Integrating iSCSI and FC storage


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Some of the novelties of iSCSI are related to the nature of the IP protocol. While the FC protocol is optimized for networks dedicated to connecting servers to arrays, IP-based iSCSI SANs may have to compete with nonstorage IP traffic. To minimize the impact of disruptive IP traffic, data center managers are isolating iSCSI traffic from nonstorage traffic via dedicated iSCSI networks that have no physical connection to the rest of the network, or leveraging Ethernet isolation techniques like access control lists and Virtual LANs (VLANs). "To avoid interferences from the in-house LAN, we decided to run our iSCSI network on a standalone Foundry Networks Inc. FastIron 48-port Ethernet switch," reports Kevin Mount, senior network administrator at Spokane Public Schools in Washington.

Although physical and virtual segregation greatly enhance security and performance, storage managers may need to resort to advanced Ethernet techniques like Ethernet jumbo frames and enabling flow control on the network switch and adapters to alleviate congestion and optimize throughput. In cases where the bandwidth of a single gigabit link doesn't suffice, multiple links may have to be combined into a single aggregated link by taking advantage of Ethernet trunking or link aggregation; this can sidestep the need to deploy an expensive 10Gb Ethernet infrastructure to overcome bandwidth limitations.

On the host-side, TCP offload engines (TOEs) and iSCSI HBAs can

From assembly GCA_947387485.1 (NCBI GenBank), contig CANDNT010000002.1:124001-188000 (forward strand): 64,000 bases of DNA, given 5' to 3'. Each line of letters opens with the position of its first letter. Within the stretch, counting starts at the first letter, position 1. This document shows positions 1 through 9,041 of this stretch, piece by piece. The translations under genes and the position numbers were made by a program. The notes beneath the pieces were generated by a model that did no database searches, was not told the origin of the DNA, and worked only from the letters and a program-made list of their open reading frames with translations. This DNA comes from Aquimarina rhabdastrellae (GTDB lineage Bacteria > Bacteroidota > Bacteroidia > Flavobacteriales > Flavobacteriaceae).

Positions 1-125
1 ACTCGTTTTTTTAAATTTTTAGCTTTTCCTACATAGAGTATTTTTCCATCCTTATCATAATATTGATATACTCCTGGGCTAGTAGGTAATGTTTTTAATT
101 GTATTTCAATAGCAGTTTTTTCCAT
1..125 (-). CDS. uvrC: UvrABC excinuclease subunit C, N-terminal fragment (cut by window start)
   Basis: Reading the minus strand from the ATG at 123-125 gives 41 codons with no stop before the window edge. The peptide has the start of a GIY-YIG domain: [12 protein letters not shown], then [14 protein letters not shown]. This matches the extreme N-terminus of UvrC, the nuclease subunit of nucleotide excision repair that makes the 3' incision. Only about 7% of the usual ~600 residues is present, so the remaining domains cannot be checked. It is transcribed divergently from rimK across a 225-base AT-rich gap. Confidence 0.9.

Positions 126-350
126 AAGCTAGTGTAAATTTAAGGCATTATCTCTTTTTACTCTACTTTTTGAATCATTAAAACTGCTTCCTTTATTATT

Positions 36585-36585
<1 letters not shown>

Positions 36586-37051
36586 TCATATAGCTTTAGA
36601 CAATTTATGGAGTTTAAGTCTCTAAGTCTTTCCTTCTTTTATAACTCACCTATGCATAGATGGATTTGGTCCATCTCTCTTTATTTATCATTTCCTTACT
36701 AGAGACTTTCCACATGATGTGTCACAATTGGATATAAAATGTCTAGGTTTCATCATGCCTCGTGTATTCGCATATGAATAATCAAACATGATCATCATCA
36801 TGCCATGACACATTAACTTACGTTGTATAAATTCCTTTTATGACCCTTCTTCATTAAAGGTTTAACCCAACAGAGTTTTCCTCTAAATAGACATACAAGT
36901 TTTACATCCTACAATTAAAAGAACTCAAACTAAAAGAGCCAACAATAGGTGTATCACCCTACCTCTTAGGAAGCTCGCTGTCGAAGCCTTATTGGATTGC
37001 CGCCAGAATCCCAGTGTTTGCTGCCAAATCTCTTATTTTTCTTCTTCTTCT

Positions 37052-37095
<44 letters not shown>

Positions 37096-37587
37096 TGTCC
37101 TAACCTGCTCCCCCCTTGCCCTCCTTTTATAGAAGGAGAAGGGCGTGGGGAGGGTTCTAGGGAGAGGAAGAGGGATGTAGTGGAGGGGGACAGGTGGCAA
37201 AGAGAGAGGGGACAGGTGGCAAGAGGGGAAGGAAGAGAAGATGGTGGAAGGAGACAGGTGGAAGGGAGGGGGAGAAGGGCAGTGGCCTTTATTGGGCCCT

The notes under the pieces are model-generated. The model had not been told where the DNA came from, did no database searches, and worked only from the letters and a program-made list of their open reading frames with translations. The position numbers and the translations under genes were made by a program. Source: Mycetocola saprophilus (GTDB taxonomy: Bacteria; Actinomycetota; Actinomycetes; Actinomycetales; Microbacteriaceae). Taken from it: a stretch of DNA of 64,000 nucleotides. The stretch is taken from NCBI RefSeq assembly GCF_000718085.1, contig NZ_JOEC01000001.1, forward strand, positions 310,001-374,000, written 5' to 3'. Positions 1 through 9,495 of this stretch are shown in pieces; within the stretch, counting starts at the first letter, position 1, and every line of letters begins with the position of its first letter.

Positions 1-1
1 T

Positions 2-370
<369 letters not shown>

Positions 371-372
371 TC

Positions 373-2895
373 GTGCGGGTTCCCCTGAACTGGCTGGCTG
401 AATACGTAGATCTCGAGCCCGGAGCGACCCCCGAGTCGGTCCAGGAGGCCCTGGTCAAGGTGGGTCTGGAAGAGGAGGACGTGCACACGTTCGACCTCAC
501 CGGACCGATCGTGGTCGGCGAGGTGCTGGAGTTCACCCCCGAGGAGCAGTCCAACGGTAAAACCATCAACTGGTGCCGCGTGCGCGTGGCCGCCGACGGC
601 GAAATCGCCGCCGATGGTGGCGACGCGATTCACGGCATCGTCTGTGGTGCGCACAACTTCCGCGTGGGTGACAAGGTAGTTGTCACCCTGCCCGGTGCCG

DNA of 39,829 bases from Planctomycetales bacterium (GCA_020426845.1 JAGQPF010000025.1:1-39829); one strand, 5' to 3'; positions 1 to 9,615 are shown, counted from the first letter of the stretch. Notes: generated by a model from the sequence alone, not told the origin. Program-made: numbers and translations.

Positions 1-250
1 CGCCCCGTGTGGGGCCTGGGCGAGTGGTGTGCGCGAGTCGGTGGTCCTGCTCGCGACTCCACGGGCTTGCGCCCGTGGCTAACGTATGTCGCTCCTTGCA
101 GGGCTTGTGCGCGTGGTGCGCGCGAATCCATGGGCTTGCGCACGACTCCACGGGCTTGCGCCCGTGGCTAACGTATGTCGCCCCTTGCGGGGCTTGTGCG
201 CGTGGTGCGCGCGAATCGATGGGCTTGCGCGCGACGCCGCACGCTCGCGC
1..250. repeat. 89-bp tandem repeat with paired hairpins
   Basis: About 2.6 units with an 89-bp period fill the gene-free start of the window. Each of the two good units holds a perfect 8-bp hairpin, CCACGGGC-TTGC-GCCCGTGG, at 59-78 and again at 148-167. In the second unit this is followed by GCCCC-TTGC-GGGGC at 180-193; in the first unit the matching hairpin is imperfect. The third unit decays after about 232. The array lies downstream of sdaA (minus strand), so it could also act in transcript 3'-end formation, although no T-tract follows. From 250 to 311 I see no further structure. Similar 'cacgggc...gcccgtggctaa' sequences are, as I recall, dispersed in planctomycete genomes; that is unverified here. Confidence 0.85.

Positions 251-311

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save valuable CPU cycles, especially on slower or performance-critical application servers. Although TCP and iSCSI overhead of 1Gb/sec connections is less than 10% on state-of-the art server hardware and 85% of today's iSCSI deployments just use software iSCSI initiators, according to David Dale, chairman of the SNIA IP storage forum, TOEs and iSCSI HBAs will play a much larger role once 10Gb iSCSI becomes more prevalent. Besides the I/O performance boost, iSCSI HBAs come with added services like the ability to boot from a SAN and encryption.

In mixed-protocol environments, storage managers need to be aware of Ethernet oddities like erroneous speed/mode autonegotiations between Ethernet switches and network interface cards (NICs) because they can have a detrimental impact on iSCSI network performance. "To eliminate the possibility of autonegotiation problems, we hardcode all switch and server Ethernet ports," says Mount.

This was first published in February 2007

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